Most drivers in Ohio and Kentucky aim to be cautious and responsible. Sadly, some car accidents can occur without warning. Many people who sustain physical injuries in such accidents have pain and suffering damages as well.
Understanding pain and suffering damages
Some losses that victims of car accidents incur are those that fall under the category of non-economic damages. These include pain and suffering, emotional distress, loss of enjoyment of life, loss of consortium, physical disfigurement or impairment, and mental anguish. Because these damages can’t be tied to any specific dollar amount, they’re sometimes challenging victims are seeking compensation.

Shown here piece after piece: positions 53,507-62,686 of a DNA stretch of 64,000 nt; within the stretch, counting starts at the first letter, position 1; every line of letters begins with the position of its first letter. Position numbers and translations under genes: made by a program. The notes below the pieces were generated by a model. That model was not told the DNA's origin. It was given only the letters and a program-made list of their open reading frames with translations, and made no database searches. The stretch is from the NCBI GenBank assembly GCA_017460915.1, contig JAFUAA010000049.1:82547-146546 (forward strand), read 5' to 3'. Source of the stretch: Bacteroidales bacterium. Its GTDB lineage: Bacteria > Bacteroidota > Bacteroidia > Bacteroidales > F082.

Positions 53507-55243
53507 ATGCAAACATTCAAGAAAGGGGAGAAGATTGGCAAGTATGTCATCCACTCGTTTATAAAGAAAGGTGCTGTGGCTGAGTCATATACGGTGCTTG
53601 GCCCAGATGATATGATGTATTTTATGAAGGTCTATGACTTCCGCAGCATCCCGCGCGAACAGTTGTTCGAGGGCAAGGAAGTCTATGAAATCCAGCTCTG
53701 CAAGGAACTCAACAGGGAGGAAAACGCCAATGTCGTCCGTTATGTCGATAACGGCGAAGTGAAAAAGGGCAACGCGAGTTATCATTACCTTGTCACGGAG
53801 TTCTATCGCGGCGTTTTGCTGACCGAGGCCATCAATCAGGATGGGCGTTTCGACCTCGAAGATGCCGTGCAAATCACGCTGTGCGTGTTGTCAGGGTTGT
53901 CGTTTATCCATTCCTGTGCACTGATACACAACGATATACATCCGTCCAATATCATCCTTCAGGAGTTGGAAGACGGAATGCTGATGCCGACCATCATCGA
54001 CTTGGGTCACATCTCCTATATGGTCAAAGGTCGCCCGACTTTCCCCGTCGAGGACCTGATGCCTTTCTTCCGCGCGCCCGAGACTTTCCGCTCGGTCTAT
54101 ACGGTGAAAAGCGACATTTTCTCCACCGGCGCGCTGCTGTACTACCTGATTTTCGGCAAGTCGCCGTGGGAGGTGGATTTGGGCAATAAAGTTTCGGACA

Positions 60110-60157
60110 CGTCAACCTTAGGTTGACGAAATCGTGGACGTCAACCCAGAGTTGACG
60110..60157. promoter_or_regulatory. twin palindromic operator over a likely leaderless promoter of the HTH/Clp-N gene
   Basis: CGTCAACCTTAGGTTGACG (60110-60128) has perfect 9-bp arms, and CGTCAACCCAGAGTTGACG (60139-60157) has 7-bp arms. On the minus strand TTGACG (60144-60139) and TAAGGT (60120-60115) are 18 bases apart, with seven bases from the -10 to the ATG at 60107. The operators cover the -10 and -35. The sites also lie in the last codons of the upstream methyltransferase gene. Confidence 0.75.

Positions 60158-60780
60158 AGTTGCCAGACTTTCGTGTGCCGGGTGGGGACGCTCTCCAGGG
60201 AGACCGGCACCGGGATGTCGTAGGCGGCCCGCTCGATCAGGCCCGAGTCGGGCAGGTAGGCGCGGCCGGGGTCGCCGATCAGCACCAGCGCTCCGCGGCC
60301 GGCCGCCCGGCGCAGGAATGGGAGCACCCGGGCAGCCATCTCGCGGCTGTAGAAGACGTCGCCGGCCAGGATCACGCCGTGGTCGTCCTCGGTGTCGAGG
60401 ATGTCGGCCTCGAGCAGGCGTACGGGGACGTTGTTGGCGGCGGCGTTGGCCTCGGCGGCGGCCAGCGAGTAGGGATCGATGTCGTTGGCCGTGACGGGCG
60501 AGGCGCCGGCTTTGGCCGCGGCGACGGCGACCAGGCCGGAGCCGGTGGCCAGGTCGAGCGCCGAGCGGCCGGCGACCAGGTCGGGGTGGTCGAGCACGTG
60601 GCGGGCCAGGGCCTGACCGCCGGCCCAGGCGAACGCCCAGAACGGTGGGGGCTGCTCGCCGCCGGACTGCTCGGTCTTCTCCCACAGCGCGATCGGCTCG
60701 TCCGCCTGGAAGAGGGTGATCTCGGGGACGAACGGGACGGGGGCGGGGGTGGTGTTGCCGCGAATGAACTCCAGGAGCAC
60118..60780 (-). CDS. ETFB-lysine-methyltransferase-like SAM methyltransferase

How pain and suffering damages are calculated
The multiplier method is one of the most common ways to calculate pain and suffering damages in a car accident claim. To do that, the person’s medical bills are multiplied by a number ranging from 1.5 to 5. Certain factors can determine whether these damages are valued higher or lower, such as the severity of the person’s injuries, how the injury affects their daily life and the other party’s fault.
In other words, if the person was left with moderate injuries and medical bills amounting to $5,000, the insurance company might use a 2 as the multiplier. This would equate to $10,000 attributed to the victim’s pain and suffering damages.
Another option for determining the monetary value of pain and suffering in a car accident claim is the per diem method. While it’s less common than the multiplier method, it involves assigning a specific dollar amount to the number of days the victim has dealt with pain and suffering. However, it doesn’t account for permanent injuries.